Lana Del Rey – Ultraviolence: Album Review
June 18, 2014 § 2 Comments
Back in 2012, Lana Del Rey was the somber face that sparked a media firestorm that became the Born To Die album. After endless pans from popular sites comparing her masterpiece to a “faked orgasm” among other things, the singer was hesitant to release a follow-up. But two years later, LDR’s shell has grown stronger and her soul much, much darker. Her new, no-holds-barred persona is packaged in her sophomore album Ultraviolence, released on June 16.
Gone are the trip-hop influences that she was introduced with, to make away for instrumental, piano-and-guitar based charmers. Born To Die had meat to its bones and weight to its rhythms, and Ultraviolence is more atmospheric and substantially more haunting. The singer teamed up again with Born To Die writers Rick Nowels and Daniel Heath, but traded in her Emile Haynie-produced beats for a hazier, more tender production – courtesy of The Black Keys’ Dan Auerbach.
Unlike her previous singles, the songs on this album have no place on Top 40 charts and may not even be subject to cheesy, unwanted club remixes. Their un-transformative tone creates a unique soundtrack that grasps the heart strings and refuses to let go without a fight.
The album opens with “Cruel World” – a hazy, somber ballad with country influences. She sings with a rich twang, “I shared my body and my mind with you, but that’s all over now…” The track embodies the “Gangsta Nancy Sinatra” vibe her label has been trying to pin on the media for some time now, but this time it is in its truest form. It continues the tragically romantic tone that bled through her debut album. The tune refers back to the Lolita themes she’s infamous for: Got your bible and your gun. You like your women and you like fun. I like my candy and your heroin. And I’m so happy, so happy now you’re gone.”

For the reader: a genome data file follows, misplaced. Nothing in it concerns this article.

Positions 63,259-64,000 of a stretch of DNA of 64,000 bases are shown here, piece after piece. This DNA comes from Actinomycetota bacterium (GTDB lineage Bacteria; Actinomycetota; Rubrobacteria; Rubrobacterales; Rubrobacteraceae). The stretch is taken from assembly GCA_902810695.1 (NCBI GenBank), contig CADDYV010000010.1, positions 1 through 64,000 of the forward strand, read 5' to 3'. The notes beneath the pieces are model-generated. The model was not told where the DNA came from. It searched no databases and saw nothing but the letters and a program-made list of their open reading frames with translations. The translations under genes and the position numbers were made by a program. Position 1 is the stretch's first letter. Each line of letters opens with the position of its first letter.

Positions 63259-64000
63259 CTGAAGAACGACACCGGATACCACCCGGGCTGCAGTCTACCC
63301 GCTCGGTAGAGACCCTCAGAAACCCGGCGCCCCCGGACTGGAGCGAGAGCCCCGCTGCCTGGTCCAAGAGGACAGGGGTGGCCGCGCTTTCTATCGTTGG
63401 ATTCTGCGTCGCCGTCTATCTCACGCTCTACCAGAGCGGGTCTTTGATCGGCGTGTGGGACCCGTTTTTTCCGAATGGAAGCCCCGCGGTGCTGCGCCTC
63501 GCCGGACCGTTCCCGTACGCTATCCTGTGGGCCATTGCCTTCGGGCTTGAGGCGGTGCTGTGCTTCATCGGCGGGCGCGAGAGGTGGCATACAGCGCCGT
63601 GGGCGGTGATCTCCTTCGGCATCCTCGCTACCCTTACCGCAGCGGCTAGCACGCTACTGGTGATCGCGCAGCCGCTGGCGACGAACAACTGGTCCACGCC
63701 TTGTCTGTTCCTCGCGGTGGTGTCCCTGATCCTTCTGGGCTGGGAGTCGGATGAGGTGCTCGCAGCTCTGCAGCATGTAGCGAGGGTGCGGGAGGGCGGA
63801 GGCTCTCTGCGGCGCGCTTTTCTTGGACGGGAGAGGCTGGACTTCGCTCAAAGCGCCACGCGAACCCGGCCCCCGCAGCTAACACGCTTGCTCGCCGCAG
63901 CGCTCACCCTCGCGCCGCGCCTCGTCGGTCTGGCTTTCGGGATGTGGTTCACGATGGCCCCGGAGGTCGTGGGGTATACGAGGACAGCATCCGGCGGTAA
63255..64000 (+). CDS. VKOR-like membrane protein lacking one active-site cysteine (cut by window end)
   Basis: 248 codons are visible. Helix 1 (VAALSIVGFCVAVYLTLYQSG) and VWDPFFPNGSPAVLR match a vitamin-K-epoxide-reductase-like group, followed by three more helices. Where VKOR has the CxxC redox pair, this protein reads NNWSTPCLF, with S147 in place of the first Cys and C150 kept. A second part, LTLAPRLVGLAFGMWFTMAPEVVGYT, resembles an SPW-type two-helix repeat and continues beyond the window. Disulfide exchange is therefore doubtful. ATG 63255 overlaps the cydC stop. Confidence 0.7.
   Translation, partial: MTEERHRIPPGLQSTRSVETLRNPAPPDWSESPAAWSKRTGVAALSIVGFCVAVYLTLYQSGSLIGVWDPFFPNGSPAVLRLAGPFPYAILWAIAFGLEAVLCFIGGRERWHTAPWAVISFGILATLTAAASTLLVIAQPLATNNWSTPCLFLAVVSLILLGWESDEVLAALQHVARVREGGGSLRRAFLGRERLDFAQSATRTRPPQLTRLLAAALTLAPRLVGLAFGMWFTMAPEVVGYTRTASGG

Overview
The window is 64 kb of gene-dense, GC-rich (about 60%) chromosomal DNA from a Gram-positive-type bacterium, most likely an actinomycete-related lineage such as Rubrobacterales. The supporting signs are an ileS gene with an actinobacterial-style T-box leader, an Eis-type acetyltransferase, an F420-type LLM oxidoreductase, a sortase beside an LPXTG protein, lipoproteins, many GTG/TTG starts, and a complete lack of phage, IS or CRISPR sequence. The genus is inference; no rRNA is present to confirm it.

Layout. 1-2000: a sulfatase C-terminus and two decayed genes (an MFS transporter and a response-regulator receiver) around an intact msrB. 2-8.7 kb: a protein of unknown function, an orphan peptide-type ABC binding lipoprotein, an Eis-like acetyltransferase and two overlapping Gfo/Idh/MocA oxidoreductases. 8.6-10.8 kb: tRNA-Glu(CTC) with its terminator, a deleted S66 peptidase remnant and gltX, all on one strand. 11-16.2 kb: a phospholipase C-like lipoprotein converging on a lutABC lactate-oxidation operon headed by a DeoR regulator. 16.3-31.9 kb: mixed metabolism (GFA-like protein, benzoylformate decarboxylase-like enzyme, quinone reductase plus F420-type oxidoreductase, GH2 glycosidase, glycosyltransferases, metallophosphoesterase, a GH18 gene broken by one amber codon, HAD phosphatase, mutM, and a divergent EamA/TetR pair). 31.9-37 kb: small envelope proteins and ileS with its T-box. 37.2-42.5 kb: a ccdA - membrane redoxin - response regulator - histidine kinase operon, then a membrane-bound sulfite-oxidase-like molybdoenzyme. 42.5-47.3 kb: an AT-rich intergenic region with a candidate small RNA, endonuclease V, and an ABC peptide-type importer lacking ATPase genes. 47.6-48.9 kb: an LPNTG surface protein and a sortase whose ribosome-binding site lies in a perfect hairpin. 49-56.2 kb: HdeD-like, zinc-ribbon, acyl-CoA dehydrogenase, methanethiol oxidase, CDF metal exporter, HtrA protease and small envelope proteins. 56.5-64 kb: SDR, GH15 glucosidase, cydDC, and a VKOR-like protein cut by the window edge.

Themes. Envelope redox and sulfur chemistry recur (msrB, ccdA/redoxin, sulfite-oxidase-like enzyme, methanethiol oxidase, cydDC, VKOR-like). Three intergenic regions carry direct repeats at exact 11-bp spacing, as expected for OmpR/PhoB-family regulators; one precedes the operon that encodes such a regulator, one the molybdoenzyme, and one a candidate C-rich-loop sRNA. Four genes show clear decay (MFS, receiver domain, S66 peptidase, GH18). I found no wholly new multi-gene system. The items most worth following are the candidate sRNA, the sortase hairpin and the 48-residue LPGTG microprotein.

Following is the title track “Ultraviolence” that is bound to place listeners in a trance. The chilling ballad makes reference to The Crystals‘ controversial 1962 single “He Hit Me (Felt Like A Kiss).” The song’s lyrics surrounding stark domestic abuse will definitely raise eyebrows from various womens’ organizations, but the singer doesn’t care. She recently told The New York Times, “For me, a true feminist is someone who is a woman who does exactly what she wants. If my choice is to, I don’t know, be with a lot of men, or if I enjoy a really physical relationship, I don’t think that’s necessarily being anti-feminist.”
“Shades of Cool,” the album’s latest single, is very classic sounding that leads back to her Lizzy Grant demo days. The song wraps around LDR’s lilting and euphoric voice that she doesn’t get to highlight as often. The angelic chorus is juxtaposed by a crashing electric guitars and rousing drums. “Brooklyn Baby,” one of the rare lighter songs on the album, is a welcomed breath of fresh air. Its gentle coos and airy acoustic tone lead by the satiric chorus that mocks the hipster generation of today:
“Well, my boyfriend’s in the band. He plays guitar while I sing Lou Reed. I’ve got feathers in my hair, I get down to Beat poetry. And my jazz collection’s rare, I can play most anything. I’m a Brooklyn baby. I’m a Brooklyn baby.”